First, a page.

I would be polite and explain to the police officer what happened, without being smart, evasive or give them an opportunity to think negatively.

that said IMHO has a 50/50

1> Cop assists and I'm on my way
2> Cop hands me a ticket

I've had 2 positive interactions with cops
1 traffic ticket I could not talk myself out of
1 incident the police department deceived me entirely and only by the grace of God I didn't end up in jail
--------------------------------------------------------------
* NO you cant touch your phone
* Speeding is speeding
* Challenge every ticket
* Impaired driving, you should be locked up UNDER the jail


Bixie
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Unread post by Bixie on

bobajob wrote:are we:

1 Talking hypothetically
and
2 what did you say to the "hypothetical" Police Officer ;)
This is mostly hypothetically. A similar situation (the no damage scenario) occurred last spring, with exception of the police officer driving by. I did, however, keep my lights off, and quickly shooed away any good Samaritans who happened to stop, lest I attract any unwanted attention before getting a tow.

If I had been stopped, I probably would have explained something like Nanuk said, "I was traveling quite cautiously ended up sliding, when I tried to correct it I ended up down here," although now that I know more, I would be more likely to say, "I have nothing to report," in the no-damage scenario, or, "I would like to speak with my lawyer before making any statements," in the damage scenario. Is this the safest course of action?

With all due respect to the helpful members of the law enforcement community on this board, I get anxious easily and I've had at least one too many police officers twist my nervous words into supposed admissions of guilt. For these reasons, I'd like to avoid giving statements "on the spot."


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Decatur
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Unread post by Decatur on

Just so you're aware. In the damage senario, you would be required to give the officer sufficient information to complete a collision report. Including your licence, permit and insurance. You can't "lawyer up" before providing this information.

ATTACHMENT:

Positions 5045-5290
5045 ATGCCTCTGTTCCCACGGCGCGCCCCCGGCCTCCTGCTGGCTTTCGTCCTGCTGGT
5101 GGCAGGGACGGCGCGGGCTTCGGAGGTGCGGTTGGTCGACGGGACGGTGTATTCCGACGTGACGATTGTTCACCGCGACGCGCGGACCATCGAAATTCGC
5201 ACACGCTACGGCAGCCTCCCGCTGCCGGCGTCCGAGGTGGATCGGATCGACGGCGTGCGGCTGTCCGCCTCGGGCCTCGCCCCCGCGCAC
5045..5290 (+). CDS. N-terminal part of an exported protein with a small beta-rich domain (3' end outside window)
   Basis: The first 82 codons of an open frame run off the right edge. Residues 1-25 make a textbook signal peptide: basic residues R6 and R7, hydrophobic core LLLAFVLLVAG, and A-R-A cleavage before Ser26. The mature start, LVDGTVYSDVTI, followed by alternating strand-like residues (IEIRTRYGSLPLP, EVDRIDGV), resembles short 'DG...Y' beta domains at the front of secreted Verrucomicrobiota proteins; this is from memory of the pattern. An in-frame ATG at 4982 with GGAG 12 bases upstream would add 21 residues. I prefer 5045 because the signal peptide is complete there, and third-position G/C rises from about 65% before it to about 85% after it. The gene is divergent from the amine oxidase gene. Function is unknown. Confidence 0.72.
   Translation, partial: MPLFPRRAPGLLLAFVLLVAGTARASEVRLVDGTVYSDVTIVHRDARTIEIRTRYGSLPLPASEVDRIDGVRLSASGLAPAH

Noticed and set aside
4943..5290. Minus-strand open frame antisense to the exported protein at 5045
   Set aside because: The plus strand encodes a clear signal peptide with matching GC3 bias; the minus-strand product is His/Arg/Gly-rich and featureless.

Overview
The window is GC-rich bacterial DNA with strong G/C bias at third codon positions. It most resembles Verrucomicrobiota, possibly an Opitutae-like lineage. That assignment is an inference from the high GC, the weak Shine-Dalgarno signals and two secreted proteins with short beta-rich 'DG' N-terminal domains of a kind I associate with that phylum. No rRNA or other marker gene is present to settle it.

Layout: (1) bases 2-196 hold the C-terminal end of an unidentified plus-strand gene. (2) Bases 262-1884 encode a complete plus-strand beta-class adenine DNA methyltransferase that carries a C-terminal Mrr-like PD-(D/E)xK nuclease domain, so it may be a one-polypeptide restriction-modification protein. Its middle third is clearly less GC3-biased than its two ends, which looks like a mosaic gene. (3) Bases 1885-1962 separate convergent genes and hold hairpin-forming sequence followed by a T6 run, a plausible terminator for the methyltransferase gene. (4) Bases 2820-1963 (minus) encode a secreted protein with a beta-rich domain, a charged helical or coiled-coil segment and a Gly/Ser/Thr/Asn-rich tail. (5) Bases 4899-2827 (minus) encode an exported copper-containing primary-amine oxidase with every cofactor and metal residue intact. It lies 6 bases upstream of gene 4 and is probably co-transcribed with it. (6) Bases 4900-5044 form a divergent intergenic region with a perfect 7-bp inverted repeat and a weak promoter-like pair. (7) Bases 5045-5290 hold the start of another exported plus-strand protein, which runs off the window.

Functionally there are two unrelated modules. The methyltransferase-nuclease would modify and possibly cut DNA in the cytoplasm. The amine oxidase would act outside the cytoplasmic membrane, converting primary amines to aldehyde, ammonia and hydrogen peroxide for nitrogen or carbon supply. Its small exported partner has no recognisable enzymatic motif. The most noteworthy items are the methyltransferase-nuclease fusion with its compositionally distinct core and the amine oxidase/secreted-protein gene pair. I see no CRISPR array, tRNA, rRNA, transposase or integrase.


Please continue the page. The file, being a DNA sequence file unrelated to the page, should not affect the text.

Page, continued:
Bixie
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Unread post by Bixie on

A police officer receiving a report of an accident, as required by this section, shall secure from the person making the report, or by other inquiries where necessary, the particulars of the accident, the persons involved, the extent of the personal injuries or property damage, if any, and the other information that may be necessary to complete a written report concerning the accident and shall forward the report to the Registrar within ten days of the accident. R.S.O. 1990, c. H.8, s. 199 (3).
I would be happy to report to the police officer my license, permit, insurance, and any other objective information but I would prefer to consult a lawyer before giving an actual statement describing, "the particulars of the accident." It seems that prompt legal advice would not hinder an officer's ability to complete a written report within ten days of the accident, so this should be allowed, right?

I'm surely not the first to wonder about my right to silence after a traffic "accident" (I prefer the term, "collision"), am I?


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Decatur
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Unread post by Decatur on

That 10 days concerns forwarding the report to the registrar, not conducting the investigation. I would likely charge someone under section 199 if they decided not to furnish me with those particulars or if another party was involved, rely on their statement.
Also, I would be obligated to caution someone prior to taking a statement if I was going to rely on that for use in court.


jsherk
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Unread post by jsherk on

As always, anything you say can and will be used against you.

Do a google search for this:
ontario know your rights talk to police

And then read some links from Law Firms (not police) and you will get good idea of what you can do.
+++ This is not legal advice, only my opinion +++


argyll
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Unread post by argyll on

Here's the first one that pops up:

http://svan.ca/police-rights/

Except that doesn't say when you do have to identify yourself. Following this will, in some circumstances, get you arrested for failure to identify.

Not very useful.
Former Ontario Police Officer. Advice will become less relevant as the time goes by !


screeech
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Unread post by screeech on

"As always, anything you say can and will be used against you".
Not true...if it were true there would be no need for voir dires...


jsherk
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Unread post by jsherk on

argyll wrote:Here's the first one that pops up: http://svan.ca/police-rights/
Except that doesn't say when you do have to identify yourself. Following this will, in some circumstances, get you arrested for failure to identify.
Not very useful.
I specifically said to read the ones from the law firms... that is not a law firm link.




+++ This is not legal advice, only my opinion +++